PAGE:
By Nicholas Mosley
Dalkey Archive. 241 pp. $13.95

Go to the first chapter of "Children of Darkness and Light"

Go to Chapter One

What It's All About

By Bruce Bawer
Sunday, October 5, 1997; Page X08
The Washington Post

Not so long ago, virtually everybody tended to view the novel as the ultimate literary form. Partly it was because novels were allowed to be big -- so big that they appeared capable of containing life itself. And partly it was because the form seemed so flexible that it could bend itself to any vision, however original. Even non-writers would insist they had a novel in them. Why? Because to have a novel in you meant you'd led a life and thought about What It's All About. That, ultimately, was what novels -- literary novels, anyway -- were concerned with.

These days, however, supposedly serious novels tend to be less ambitious thematically; if literary editors once recognized formal innovation, moreover, as integral to the articulation of a distinctive vision, many editors now view prose as a mere vehicle for the conveyance of a more or less conventional story along a smooth path across an immediately familiar landscape. Which is probably why Nicholas Mosley, a veteran British novelist and recent Whitbread Award winner, has to settle for a relatively small publisher while leading New York houses disgorge chic Gen-X retreads of Bret Easton Ellis.

Mosley's newest novel, Children of Darkness and Light, centers on a London journalist who, plagued by marital difficulties and by disturbing memories of an assignment in the war-torn Balkans, is dispatched by his editor to Cumbria, a county in northern England. There some children have formed a colony headed by a girl named Gaby, who claims to have had a vision of the Virgin Mary. The situation plunges the journalist -- and reader -- into a thicket of paranoia-inducing ambiguities. Is a local radioactivity scare for real, or a ruse by the authorities? Is the journalist's wife sleeping with his colleague? How did the people he meet come to know so much about him?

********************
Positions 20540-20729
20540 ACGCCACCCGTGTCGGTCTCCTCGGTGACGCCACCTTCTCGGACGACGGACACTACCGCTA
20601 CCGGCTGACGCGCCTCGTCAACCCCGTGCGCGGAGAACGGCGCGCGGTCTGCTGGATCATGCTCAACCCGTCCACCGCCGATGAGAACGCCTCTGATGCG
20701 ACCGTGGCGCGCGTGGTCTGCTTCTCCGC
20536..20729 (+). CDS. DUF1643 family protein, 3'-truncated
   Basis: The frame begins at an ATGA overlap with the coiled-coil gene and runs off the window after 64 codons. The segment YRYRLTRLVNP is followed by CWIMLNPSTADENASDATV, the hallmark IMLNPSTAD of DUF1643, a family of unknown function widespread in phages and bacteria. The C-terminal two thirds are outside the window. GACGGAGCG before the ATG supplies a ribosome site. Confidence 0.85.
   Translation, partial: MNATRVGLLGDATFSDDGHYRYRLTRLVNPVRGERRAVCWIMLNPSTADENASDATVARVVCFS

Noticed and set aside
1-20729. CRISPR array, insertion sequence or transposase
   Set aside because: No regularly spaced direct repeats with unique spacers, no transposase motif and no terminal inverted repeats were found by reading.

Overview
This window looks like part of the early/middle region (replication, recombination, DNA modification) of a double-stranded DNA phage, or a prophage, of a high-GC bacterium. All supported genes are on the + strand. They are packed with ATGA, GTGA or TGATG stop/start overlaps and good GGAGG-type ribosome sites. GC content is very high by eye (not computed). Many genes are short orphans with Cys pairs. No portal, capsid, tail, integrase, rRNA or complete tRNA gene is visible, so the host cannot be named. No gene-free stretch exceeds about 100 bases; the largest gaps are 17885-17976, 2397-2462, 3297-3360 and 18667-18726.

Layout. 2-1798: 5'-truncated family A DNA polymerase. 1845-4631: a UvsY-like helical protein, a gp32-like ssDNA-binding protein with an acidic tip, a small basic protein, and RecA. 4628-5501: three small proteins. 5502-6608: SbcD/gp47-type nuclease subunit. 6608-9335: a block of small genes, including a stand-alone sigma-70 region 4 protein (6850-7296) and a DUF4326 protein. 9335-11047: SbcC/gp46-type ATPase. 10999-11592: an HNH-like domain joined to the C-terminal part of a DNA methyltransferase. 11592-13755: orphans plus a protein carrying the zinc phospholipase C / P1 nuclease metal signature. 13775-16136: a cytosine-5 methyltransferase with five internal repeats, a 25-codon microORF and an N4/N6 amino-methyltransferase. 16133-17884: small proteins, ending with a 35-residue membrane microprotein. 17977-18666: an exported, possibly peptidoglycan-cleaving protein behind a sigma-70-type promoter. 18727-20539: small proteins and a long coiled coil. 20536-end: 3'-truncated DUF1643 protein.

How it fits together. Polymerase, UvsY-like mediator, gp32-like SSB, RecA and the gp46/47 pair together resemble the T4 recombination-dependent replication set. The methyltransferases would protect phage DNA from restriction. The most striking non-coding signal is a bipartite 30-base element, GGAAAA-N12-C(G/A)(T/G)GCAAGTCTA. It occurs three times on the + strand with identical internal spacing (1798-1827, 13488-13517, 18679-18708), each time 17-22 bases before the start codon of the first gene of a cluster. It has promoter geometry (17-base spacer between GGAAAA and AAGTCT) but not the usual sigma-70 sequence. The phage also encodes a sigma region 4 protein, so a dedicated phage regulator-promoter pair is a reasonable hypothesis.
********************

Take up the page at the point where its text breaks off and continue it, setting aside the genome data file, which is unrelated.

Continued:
Mosley's point, it soon becomes clear, is not to tell a conventional story; it is to adapt plot, character and setting in such a way as to explore -- well -- What It's All About. One can imagine an editor's exasperated comment: "There are no characters here! There's no conflict! And where's the story, anyway?" Indeed, the book's endless conversations about who was or wasn't in a certain place at a certain time, and who was or wasn't cheating on whom with whom, can be exasperating. But there's a method to Mosley's madness: He wants to close in on certain truths about how we all try and fail to connect, how we live in our own worlds and can't make them mesh, and how tragic all this is, especially for children. And, above all, where God comes in. For in a way, he observes, adults are to children as God is to adults. Given our indifference to children's pain -- in Bosnia, say -- why should any of us wonder why God lets us suffer?

As the novel proceeds, developments multiply -- though instead of advancing the plot, they take us further from any conventional notion of plot. It emerges, for instance, that a local woman named Mrs. Ferguson and her son, Peter, are performing experiments on enucleated cells, seeking to discover how they communicate. Thus does Mosley explore his pet questions -- including self-consciousness, knowledge, choice, possibility, and the importance of people's identity both as individuals and as parts of a larger whole. What determines quantum-level activity? "Can the brain look at itself, or look at itself looking at itself?"

For Mosley, all these questions are ultimately religious in nature. "We're talking about God," Peter declares. But what is God, and in what sense is religion true? What about myths, stories? The journalist recalls reading fairy tales to his son, Billy, who asks, "But are they true?" His reply: "They are shots at talking about things that can be said in no better way." Or, as he says elsewhere: "This is indeed a mythological world: there are the shapes of possibilities in darkness."

If there is any consolation in this hurting world, it is that God is with us in our torment and that, as Mosley has written in connection with his "Catastrophe Practice" series of novels (1979-90), "humans can learn through catastrophe." Suffering children, he notes here, "have seen what human nature is, and are learning how to live with it and get over it. And they are the generation of children of this world who are wiser than the children of light."

Mosley should be commended highly for the seriousness, vigor, audacity and freshness with which he engages profound matters. One wishes that more novels were as consistently intelligent and thought-provoking as Children of Darkness and Light is. That said, one might also wish to have had more of a sense in these pages of lives actually being lived -- however unorthodox the way in which their creator might choose to represent those lives. For if Mosley gives his readers many things to think about, he doesn't do quite enough, alas, to make one see, and feel and care -- which is after all, as he himself affirms, what it's all about.

Bruce Bawer's "Stealing Jesus: How Fundamentalism Betrays Christianity" will appear this fall.

© Copyright 1997 The Washington Post Company

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